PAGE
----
Sunday’s mass shooting at a country music festival in Las Vegas underscores the security vulnerabilities of open-air attractions, shopping malls, tourist destinations and venues around Southern California, experts say.
At least 59 people were killed and more than 520 injured in the deadliest mass shooting in modern U.S. history. The gunman has been identified as Stephen Craig Paddock, 64, who reportedly shot from the 32nd floor of the Mandalay Bay Hotel and Casino. He was later found dead.
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The security vulnerabilities “are virtually infinite” in Southern California, given there are so many public places and open-air venues, said Brian Jenkins, an authority on
terrorism and security at the Santa Monica-based RAND Corp.
“You think of anything where there is an assembly of people; that can be an open-air concert, it can be a tourist venue, it can be anything,” he said. “You can think of all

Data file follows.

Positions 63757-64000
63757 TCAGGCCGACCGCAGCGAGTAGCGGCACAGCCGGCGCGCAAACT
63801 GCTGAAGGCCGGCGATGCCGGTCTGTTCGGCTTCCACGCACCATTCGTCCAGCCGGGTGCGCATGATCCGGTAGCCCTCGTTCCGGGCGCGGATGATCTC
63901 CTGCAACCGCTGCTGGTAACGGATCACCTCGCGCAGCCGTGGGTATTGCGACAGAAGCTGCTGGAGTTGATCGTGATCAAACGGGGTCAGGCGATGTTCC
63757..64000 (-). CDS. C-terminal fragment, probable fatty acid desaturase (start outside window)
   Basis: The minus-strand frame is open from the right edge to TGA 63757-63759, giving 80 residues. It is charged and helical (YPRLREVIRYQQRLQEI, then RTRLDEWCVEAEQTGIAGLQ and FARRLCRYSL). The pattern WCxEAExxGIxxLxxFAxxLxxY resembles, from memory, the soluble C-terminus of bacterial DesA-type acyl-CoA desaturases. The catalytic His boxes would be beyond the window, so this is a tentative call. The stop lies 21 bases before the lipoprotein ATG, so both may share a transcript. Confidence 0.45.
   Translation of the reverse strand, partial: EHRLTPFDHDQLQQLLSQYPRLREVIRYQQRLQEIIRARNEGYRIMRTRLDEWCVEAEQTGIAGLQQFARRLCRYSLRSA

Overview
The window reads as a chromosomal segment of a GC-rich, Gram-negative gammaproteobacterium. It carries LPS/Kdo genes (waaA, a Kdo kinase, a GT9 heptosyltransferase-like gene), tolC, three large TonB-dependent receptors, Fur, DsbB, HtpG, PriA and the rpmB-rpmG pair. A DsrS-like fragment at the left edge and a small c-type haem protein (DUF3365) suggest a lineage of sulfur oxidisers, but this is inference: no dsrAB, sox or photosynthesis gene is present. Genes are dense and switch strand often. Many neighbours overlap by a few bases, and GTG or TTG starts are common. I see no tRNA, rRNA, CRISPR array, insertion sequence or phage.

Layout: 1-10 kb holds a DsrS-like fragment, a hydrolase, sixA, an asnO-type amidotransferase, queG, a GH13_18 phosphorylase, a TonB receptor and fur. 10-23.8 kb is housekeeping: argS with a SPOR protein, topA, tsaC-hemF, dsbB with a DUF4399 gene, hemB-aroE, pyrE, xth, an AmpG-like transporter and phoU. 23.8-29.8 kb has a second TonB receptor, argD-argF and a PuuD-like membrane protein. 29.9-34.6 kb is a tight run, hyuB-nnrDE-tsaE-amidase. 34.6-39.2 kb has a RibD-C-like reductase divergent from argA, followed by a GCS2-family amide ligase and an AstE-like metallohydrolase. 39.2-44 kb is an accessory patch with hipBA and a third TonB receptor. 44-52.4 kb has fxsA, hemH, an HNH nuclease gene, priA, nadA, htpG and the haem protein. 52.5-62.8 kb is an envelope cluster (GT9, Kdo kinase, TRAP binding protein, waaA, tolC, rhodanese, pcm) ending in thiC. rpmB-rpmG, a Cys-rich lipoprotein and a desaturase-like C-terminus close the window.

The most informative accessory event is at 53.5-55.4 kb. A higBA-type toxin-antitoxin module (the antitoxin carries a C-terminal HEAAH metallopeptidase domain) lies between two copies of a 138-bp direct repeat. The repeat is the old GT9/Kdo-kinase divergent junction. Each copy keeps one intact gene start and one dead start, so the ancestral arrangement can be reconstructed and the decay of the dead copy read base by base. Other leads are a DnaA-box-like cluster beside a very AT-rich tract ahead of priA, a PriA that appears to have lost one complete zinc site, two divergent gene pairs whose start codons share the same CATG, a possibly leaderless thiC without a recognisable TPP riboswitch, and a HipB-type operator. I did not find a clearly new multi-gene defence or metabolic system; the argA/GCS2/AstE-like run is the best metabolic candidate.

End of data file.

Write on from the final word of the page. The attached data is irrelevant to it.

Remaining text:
of the open-air attractions we have in Los Angeles — all of them are vulnerable.”
Certain venues, such as airports, can be protected all the time at great cost and with significant disruption, Jenkins said. Temporary rings of security can be set up around
events for short periods of time, such as during a rock concert, a New Year’s Eve celebration or a political convention.
“But we also have to be realistic and know that we cannot protect everything everywhere all the time,” he said. “If one is determined to kill and willing to kill indiscriminately, then any assembly of people anywhere is a target and we cannot stop that — so we just have to be realistic about what can be done.”
Los Angeles is “constantly refining our look at large events” ranging from sporting events to concerts to Academy Awards ceremonies, Mayor Eric Garcetti said at a news conference at the Central Library downtown Monday.
“This is the kind of thing that keeps you up late at night as a mayor,” he said.
While there’s no way to stop every attack, Garcetti said they do regularly add both visible and invisible sources of security using technology, plain clothes officers and
resources from other agencies.
“We will continue to do everything we can to protect life in the city from these mass shootings, both in policy and in protection,” he said. “We can’t make that a hundred percent secure ever but even as we think forward to all the things that are…